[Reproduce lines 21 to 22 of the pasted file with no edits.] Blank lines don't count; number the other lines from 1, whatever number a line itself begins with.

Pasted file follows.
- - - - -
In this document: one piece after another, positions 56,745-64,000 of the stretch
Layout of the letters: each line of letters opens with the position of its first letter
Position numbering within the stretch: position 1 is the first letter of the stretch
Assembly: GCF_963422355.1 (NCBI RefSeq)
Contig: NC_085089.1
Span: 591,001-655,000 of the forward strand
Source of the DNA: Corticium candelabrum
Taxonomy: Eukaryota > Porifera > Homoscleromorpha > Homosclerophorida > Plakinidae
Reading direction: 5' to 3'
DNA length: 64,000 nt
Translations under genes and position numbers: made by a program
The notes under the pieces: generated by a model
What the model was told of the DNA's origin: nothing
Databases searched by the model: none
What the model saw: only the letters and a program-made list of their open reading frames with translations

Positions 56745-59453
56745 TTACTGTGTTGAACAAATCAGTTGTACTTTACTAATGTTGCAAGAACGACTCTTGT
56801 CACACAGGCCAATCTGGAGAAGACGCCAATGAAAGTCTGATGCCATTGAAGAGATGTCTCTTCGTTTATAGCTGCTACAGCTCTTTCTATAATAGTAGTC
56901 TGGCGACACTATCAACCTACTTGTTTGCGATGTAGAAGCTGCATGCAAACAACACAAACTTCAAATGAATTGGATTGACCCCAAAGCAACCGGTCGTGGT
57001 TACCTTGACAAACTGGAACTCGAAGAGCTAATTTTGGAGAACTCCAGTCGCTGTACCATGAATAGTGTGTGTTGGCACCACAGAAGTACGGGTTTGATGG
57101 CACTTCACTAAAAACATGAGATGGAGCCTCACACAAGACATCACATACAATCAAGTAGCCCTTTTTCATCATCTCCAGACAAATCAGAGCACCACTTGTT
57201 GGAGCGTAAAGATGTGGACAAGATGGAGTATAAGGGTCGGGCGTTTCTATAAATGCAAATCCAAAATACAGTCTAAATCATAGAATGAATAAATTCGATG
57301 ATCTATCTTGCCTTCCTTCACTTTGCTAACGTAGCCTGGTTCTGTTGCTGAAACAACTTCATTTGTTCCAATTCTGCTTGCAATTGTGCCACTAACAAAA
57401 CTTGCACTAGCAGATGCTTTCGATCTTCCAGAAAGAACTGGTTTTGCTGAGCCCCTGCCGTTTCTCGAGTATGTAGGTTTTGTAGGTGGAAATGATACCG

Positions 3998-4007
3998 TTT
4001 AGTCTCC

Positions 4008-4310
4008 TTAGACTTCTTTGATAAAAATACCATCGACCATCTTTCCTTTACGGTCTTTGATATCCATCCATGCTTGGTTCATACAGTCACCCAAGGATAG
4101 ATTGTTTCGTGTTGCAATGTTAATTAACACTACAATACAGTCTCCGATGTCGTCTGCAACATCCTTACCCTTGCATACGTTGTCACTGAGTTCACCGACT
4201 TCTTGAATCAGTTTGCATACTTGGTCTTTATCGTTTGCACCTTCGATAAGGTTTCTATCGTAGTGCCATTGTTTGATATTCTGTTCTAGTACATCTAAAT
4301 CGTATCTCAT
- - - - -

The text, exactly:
57101 CACTTCACTAAAAACATGAGATGGAGCCTCACACAAGACATCACATACAATCAAGTAGCCCTTTTTCATCATCTCCAGACAAATCAGAGCACCACTTGTT
57201 GGAGCGTAAAGATGTGGACAAGATGGAGTATAAGGGTCGGGCGTTTCTATAAATGCAAATCCAAAATACAGTCTAAATCATAGAATGAATAAATTCGATG